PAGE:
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Dr. Joseph White
On this date in 1932, Joseph L. White was born. He was a Black educator, mentor, administrator, clinical supervisor, writer, consultant, and practicing psychologist.
He was born in Lincoln, NE, the son of Dorothy Lee and Joseph L. White. His family moved to Minneapolis when he was an infant, where he attended Catholic Schools and also grew up in Pillsbury Community House programs. White was the first Black to graduate from DeLaSalle High School in Minneapolis. He left with an eye to being a waiter due to the then-perceived roles for Black men in 1950.
He moved to California and lived with his aunt, the Reverend Margaret Brown. After meeting and listening to his Uncle Bob’s wife, Betty Lee, who encouraged him, he enrolled at San Francisco State University. A naturally inquisitive young man, he noticed where doors were open for Blacks and where they were closed. He was determined to pursue his dream regardless of the educational barriers. By the time he was 25, White had a master’s degree in psychology, had finished two years in the military, and was married.
White completed his Ph.D. at Michigan State University and began a path in education to teach his chosen field, helping his students find a more practical road to attaining their goals in psychology. Dr. White has held faculty and administrative appointments at California State University Long Beach and San Francisco State University.
In 1968, Dr. White created the Educational Opportunity Program for the state of California. In this endeavor, 67 Black and Hispanic youths were chosen for a college education. Dr. White and his colleagues tried to select students on the basis of their potential that may not have been revealed in their high school grades and/or test scores. They answered questions such as: what did they do with their time while they were in high school. They were asked to write biographies.
White would read them to find what he considered signs of the seven major African American strengths: improvisation, resilience, connectedness to others, spirituality, emotional vitality, gallows humor, and a healthy suspicion of White folks. The Educational Opportunity Program also set in place strong mentoring/tutoring programs to help the students along, especially during the first two semesters, until they could fly on their own.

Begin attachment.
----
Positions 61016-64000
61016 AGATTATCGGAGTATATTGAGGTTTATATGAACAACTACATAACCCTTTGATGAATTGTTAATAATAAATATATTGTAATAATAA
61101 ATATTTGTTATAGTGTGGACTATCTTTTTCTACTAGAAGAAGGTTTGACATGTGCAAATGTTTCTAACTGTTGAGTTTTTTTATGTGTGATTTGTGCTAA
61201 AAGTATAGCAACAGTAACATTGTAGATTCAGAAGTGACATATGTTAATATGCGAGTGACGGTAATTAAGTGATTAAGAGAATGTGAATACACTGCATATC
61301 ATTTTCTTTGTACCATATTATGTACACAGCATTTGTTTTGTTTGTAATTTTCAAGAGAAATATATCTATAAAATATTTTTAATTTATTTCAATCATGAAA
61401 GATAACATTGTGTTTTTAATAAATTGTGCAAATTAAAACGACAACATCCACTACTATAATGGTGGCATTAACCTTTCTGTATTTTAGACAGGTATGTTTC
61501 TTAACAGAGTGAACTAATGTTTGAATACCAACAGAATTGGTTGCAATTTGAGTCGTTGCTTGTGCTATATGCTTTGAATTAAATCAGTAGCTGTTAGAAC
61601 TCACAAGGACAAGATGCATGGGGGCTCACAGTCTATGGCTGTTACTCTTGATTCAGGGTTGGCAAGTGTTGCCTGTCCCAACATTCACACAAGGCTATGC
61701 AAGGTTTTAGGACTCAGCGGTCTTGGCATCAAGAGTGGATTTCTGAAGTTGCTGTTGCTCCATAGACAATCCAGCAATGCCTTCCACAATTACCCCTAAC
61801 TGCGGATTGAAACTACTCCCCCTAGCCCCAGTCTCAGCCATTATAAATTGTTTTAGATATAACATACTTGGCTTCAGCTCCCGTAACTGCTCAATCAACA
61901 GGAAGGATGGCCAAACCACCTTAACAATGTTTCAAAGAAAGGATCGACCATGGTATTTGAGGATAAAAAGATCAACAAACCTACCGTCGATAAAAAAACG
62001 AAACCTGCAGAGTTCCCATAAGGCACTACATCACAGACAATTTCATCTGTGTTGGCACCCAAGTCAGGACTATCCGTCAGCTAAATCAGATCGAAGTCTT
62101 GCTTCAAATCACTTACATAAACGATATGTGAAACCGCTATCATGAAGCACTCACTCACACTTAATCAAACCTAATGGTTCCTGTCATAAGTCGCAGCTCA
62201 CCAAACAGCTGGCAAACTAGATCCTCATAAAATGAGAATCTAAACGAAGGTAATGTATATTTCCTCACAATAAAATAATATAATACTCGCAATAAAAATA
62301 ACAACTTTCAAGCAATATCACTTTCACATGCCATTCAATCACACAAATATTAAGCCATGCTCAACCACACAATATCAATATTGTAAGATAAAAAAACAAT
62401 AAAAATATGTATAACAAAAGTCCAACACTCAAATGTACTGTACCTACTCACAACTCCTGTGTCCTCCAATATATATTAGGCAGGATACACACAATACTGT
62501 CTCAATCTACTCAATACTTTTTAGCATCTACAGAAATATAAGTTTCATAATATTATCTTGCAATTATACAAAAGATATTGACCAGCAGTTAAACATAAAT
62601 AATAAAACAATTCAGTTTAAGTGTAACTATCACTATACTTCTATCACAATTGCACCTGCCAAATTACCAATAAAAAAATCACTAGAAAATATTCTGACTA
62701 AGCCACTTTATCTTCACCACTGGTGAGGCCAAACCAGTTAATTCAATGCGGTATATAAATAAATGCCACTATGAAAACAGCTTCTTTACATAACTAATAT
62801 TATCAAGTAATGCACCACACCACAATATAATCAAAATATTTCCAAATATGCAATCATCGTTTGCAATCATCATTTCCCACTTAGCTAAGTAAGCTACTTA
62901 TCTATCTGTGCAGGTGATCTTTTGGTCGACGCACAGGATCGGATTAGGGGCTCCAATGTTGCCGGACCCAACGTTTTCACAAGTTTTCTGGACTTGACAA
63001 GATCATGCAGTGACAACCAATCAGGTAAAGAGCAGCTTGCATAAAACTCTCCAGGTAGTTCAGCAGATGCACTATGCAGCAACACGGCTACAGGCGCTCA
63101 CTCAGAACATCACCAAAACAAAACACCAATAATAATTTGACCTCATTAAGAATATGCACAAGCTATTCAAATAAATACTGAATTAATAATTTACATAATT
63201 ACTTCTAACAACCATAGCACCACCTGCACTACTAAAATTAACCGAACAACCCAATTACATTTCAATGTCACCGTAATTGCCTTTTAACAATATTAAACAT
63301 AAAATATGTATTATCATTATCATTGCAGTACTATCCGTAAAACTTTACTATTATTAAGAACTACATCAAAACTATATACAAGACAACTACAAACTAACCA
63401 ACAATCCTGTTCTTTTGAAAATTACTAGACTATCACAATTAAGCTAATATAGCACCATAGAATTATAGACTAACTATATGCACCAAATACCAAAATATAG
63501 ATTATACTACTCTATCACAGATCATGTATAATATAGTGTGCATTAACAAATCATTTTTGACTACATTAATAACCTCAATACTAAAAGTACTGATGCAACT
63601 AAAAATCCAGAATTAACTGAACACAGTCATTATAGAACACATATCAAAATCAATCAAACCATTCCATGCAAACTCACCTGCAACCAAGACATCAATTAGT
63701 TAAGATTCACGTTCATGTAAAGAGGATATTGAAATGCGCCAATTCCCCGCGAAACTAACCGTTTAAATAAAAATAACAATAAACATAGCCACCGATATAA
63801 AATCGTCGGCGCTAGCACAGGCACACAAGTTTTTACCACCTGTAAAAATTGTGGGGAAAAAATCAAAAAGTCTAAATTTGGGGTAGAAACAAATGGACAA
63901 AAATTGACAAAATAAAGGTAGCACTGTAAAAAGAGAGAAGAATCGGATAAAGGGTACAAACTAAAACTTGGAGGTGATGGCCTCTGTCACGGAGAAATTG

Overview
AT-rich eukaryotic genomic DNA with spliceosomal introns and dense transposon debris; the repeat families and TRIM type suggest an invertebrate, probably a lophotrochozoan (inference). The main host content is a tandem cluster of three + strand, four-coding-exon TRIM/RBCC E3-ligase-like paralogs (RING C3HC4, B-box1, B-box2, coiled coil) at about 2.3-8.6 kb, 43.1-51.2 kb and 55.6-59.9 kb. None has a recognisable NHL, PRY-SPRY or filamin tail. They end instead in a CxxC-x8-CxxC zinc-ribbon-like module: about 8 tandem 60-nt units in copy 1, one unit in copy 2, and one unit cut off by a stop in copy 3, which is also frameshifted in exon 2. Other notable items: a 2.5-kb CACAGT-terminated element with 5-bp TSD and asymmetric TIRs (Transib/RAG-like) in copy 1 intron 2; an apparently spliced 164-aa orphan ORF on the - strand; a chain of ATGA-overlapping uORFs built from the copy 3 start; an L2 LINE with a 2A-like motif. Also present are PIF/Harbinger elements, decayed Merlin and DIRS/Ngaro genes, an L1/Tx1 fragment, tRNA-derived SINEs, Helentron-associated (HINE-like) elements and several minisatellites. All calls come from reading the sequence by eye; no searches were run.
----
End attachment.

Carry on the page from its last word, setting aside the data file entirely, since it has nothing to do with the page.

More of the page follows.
The success of this program spread to all 23 California State colleges. Over 40 years, over 300,000 students have been admitted to the program and have gone on to professional careers. In 1968, Dr. White created the “Black Studies” program at San Francisco State University and worked as a coordinator on the presidential campaign of Robert Kennedy. A pioneer in Black Psychology, his 1970 article, “Toward a Black Psychology” in Ebony Magazine set the tone for professional consideration on the subject.
His first wife and mother of his three children were Myrtle Escort White. His second wife and partner for over 30 years are Lois White, an elementary school teacher in Irvine, CA. His three daughters are Lori, Lisa, and Lynn.
White never forgot his roots, becoming a guru of sorts during his 25 years at the University of California- Irvine. In 1984, he wrote The Psychology of Blacks: An African American Perspective. This book was reprinted in 1990 and 1999. Other books by Dr. White are The Troubled Adolescent 1989, and Black Man Emerging 1999.
On May 23, 2008, he was honored as Alumnus of the Year at San Francisco State University. Dr. Joseph L. White died in November 2017 on his way to Thanksgiving dinner with his family.
Remembering the path to “T” Town:
Migration of an African American family through seven states to Lincoln, Nebraska, 1720-1940
By Roy and Stephanie Meyers